SSL support for disaster recovery
High availability disaster recovery (HADR) is a DB2 database replication feature that provides a high availability solution for both partial and complete site failures. HADR protects against data loss by replicating data changes from a source database, called the primary database, to a target database, called the standby database. In an HADR environment, applications can access the current primary database—synchronization with the standby database occurs by rolling forward transaction log data that is generated on the primary database and shipped to the standby database. With HADR, you can choose the level of protection from potential loss of data that you want by specifying one of four synchronization modes: synchronous, near synchronous, asynchronous and super asynchronous.
Because HADR uses TCP/IP to communicate between a primary and a standby database, the databases can reside in two different locations. For example, the primary database might be located at your head office in one city, while your standby database is located at your sales office in another. If a disaster occurs at the primary site, data availability is maintained by having the remote standby database take over as the primary database.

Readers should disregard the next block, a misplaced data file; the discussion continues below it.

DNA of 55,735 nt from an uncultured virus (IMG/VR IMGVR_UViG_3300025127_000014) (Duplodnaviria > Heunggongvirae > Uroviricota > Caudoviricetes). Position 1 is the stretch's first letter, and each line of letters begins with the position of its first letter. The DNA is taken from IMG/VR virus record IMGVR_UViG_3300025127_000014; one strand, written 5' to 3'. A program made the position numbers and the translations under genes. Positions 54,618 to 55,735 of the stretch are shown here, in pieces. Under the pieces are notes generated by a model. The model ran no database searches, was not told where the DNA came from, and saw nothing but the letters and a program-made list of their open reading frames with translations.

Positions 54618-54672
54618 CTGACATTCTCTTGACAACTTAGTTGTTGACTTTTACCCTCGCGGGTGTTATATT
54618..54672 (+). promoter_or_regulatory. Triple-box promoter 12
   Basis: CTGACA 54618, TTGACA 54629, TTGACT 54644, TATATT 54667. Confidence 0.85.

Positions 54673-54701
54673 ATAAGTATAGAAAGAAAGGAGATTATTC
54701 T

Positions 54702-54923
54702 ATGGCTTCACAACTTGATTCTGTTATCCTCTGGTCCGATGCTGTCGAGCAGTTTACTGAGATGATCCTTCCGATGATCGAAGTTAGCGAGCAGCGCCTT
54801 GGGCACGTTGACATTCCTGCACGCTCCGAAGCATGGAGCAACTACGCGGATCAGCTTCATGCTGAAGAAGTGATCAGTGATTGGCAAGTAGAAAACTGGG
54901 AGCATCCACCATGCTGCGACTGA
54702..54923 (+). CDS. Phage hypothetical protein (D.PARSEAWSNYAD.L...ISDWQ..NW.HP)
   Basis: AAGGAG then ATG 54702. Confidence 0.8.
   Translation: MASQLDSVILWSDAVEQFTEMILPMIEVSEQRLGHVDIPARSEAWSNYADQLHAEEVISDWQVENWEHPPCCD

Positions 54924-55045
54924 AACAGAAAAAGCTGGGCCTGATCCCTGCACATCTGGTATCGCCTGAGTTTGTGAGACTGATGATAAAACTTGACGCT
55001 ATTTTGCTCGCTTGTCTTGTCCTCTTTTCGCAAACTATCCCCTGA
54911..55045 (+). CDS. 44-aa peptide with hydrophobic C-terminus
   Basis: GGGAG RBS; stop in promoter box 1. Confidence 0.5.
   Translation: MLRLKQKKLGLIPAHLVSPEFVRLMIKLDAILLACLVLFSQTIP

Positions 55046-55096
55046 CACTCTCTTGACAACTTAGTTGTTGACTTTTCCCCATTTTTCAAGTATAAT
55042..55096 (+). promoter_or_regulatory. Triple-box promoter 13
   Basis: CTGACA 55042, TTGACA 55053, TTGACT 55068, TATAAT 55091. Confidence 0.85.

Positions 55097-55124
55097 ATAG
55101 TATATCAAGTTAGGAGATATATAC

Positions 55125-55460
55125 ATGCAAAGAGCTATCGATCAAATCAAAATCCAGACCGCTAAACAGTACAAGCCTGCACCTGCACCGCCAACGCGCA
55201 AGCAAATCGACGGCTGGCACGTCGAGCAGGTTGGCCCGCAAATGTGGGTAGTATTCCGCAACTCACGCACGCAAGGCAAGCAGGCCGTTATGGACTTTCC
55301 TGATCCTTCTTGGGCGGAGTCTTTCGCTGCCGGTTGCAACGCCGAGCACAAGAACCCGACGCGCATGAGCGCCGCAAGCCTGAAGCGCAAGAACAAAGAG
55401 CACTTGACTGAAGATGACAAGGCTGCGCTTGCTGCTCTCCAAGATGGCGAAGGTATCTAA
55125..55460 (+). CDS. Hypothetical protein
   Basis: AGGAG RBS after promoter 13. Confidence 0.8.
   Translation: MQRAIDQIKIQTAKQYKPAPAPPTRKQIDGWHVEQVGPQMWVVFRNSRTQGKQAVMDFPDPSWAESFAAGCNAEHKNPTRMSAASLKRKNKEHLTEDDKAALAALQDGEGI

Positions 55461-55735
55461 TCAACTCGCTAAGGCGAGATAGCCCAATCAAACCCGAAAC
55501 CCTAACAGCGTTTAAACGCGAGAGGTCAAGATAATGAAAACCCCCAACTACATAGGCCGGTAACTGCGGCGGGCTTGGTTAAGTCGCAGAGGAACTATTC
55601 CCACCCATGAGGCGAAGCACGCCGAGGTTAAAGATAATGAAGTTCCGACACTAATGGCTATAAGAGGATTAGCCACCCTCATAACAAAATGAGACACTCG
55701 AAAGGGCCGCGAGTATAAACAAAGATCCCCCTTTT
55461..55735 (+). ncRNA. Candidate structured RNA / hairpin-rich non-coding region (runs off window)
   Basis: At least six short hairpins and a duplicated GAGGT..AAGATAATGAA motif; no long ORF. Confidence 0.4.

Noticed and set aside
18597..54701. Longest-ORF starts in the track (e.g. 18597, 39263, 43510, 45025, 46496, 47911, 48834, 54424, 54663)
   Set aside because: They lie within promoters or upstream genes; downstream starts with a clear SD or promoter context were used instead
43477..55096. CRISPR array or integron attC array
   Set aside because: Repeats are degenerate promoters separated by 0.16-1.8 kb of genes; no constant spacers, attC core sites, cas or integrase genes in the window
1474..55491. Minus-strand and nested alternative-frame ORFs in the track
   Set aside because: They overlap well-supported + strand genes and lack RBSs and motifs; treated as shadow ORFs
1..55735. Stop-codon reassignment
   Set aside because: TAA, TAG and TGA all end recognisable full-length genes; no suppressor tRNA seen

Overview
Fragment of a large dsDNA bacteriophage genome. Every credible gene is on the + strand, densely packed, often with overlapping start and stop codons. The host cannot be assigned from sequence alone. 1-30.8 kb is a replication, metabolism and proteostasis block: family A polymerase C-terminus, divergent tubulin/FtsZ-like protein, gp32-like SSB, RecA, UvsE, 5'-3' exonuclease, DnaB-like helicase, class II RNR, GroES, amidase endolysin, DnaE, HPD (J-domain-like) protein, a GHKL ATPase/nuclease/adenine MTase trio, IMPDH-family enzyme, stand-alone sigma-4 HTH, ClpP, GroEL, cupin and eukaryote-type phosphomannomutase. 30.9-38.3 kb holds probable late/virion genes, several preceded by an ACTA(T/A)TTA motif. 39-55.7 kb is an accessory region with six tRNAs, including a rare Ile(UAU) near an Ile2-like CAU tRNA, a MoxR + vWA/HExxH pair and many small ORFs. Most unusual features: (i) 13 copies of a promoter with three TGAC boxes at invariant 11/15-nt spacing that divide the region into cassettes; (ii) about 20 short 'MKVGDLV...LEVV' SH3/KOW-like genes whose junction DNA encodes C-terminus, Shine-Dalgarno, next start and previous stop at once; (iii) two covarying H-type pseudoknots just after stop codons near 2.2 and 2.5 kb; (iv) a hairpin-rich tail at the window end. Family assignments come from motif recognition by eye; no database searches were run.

When implementing DB2 for LUW Version V11.1, you can use SSL technology to secure TCP/IP communications and encrypt the data motion between the primary and the standby server—but only if you have DB2 deployed on an x86 Linux system. SSL is a standard security protocol that is used to establish an encrypted link between a client and a server; it provides both data encryption and data integrity. SSL utilizes industry standard encryption technology such as AES cipher or the Triple Data Encryption Standard (3DES) cipher with 128-bit, or more, keys.
Other DB2 advances to explore
Stay tuned for upcoming posts for more information about the release of DB2 Linux, UNIX and Windows Version 11.1. Also, watch a DB2 technology review webinar, and continue your research on the next-generation database software by downloading a 90-day trial.